What Does “Torah Observant” Mean?

The most likely answer would be obeying everything the Torah says we should do. However, we all know that this is something which no one can do. Only Yeshua was able to be 100% human and still 100% Torah observant. In fact, He went beyond just doing what the Torah says we should do- He not only did it, He felt it, He thought it, He breathed it. He was, and is, the Living Torah.

In Judaism we say the Torah should be a mirror, so that when we look into it we see our own reflection. It is a shame that, even though there is nothing in and of itself that is too difficult for us to do in the Torah, we just can’t do it all, all of the time.

We are told that to disobey or transgress even a single stroke of the Torah is to transgress the entire Torah, and that no one is without sin, so if observance is impossible then how can anyone really be Torah Observant? Or even say they are?

The answer is obvious: no one can say they are completely Torah observant. However, I do say I am Torah observant, and I will share with you why I feel justified in saying so.

I consider myself “Torah observant” not because I do everything the Torah says I should, but because I want to. My heart wants to be observant, and I try to be observant. I respect the Word of God, and honor what He said we should do. Being Torah observant is the goal of my spiritual and physical life.

I know that on my own I can never be completely and perfectly obedient to the Torah, so I ask the Ruach HaKodesh (Holy Spirit) to guide me in what I do and say, constantly helping me to better understand what Yeshua was teaching about the Torah: not just the P’Shat (literal meaning of the words), but the Remez, the Drash and the Sod (the deeper spiritual and mystical meanings) as well.

Most of Christianity has been taught that the Torah, as far as Christians are concerned, was “nailed to the Cross with Jesus”: totally wrong, totally inaccurate, and totally against everything that Jesus and all His Apostles taught in the New Covenant writings. Yeshua died so that those areas of Torah which we cannot perform will not be a stumbling block with regards to our ability to be with God forever. Without forgiveness of sin we cannot come into God’s presence, and Yeshua made that forgiveness available through His sacrifice. The only thing that was “nailed”, if anything, could be the need to bring a sacrifice to the Temple in Jerusalem. That requirement in the Torah no one can obey anymore, yet thanks to Yeshua we don’t have to. Everything else in Torah is still valid.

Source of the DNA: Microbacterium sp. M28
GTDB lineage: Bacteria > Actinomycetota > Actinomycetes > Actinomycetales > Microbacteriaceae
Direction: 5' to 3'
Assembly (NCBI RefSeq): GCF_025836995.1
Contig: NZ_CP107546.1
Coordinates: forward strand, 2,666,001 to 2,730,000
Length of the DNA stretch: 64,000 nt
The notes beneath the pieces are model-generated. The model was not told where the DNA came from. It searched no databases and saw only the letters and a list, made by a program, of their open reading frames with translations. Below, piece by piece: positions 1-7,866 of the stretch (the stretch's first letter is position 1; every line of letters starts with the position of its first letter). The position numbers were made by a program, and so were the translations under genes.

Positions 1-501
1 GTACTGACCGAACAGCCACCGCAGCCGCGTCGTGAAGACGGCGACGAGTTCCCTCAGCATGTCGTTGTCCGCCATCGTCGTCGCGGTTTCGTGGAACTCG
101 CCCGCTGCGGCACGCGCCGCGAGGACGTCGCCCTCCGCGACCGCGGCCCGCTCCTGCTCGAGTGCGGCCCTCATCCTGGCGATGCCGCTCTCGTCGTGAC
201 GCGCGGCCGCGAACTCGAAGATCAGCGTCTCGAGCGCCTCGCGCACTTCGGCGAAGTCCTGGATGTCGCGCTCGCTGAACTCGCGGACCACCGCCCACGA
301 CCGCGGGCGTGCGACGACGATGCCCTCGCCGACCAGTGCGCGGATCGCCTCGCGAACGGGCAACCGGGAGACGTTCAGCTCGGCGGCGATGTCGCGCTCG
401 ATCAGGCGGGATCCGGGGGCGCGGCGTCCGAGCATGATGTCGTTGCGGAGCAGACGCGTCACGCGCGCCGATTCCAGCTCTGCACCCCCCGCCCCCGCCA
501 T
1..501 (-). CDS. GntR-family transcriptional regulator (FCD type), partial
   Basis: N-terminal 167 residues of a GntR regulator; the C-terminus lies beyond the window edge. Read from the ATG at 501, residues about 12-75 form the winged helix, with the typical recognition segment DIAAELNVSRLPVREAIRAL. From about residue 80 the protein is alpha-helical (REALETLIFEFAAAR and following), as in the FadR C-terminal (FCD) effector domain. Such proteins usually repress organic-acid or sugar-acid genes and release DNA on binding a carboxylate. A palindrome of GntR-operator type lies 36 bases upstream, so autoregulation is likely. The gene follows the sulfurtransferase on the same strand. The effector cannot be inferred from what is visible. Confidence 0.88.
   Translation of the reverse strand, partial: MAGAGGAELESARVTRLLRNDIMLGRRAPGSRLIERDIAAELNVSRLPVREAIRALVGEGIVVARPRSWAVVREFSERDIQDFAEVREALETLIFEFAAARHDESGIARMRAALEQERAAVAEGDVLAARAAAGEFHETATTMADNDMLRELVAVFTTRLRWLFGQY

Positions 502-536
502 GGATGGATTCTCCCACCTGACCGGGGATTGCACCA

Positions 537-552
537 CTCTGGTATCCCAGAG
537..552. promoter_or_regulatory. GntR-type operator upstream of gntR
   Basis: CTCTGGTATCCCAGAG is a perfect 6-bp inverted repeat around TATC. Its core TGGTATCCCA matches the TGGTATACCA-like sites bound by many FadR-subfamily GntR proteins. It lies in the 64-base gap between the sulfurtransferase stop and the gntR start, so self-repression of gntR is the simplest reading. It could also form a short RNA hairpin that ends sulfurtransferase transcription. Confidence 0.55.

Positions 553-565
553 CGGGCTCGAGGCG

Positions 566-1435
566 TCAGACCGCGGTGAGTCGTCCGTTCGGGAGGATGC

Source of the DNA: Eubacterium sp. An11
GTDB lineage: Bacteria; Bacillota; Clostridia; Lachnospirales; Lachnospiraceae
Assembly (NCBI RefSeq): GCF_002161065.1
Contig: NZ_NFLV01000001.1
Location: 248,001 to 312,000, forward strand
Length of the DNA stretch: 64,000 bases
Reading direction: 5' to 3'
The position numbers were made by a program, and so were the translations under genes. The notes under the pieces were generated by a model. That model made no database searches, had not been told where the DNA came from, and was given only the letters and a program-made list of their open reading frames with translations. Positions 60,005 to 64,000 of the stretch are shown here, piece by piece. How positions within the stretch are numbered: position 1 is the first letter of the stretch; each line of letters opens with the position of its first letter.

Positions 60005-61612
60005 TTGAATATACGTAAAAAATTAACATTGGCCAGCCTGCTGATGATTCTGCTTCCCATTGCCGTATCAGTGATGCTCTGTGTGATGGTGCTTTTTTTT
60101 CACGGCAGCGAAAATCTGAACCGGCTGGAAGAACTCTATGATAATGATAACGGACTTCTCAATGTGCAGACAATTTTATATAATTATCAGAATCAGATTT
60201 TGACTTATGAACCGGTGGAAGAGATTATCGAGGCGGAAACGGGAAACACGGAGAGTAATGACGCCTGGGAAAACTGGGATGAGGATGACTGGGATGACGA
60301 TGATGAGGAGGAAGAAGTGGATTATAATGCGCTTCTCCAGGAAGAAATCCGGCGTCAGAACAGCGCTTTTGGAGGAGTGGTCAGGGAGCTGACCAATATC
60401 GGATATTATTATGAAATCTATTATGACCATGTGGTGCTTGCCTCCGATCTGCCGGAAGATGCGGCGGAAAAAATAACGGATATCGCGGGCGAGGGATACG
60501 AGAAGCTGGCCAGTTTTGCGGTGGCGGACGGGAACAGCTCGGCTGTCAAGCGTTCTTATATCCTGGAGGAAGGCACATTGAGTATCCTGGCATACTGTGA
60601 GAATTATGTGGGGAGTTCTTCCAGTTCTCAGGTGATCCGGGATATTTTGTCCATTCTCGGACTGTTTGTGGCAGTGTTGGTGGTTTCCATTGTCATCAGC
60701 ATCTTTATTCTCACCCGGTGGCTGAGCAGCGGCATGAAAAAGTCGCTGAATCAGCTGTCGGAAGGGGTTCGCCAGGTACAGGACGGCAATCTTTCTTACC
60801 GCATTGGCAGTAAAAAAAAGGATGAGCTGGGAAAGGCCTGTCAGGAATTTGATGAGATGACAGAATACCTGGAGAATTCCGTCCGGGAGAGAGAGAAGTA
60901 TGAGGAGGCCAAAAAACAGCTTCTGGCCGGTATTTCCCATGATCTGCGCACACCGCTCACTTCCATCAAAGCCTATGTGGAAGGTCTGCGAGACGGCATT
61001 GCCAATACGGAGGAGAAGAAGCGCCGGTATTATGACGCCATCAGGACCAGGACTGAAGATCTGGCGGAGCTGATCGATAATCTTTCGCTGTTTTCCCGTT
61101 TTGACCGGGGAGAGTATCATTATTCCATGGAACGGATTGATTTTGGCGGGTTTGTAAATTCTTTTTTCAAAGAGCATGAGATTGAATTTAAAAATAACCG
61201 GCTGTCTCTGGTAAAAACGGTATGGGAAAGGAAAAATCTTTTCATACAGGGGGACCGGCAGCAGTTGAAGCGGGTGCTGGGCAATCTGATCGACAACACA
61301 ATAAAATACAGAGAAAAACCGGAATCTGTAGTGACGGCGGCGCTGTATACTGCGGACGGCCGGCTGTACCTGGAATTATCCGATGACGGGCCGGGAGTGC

Torah observance is like that ultimate goal we know we may never reach, but is what drives us to be better than we were. As you have heard me say many time before, we can never be sinless but we can always sin less. That is the goal, that is the light at the end of the tunnel, that is the laurel wreath we all seek: to be in accordance with what God wants in our life and to be pleasing to the Lord in all we say and do.

The first step in being Torah observant is having the desire to be so. Just like accepting Yeshua starts with T’Shuvah (repentance), we must want to obey all of God’s commandments. When you have that desire in your heart, then you will be able to say you are Torah observant, despite what physical things you do or don’t do.

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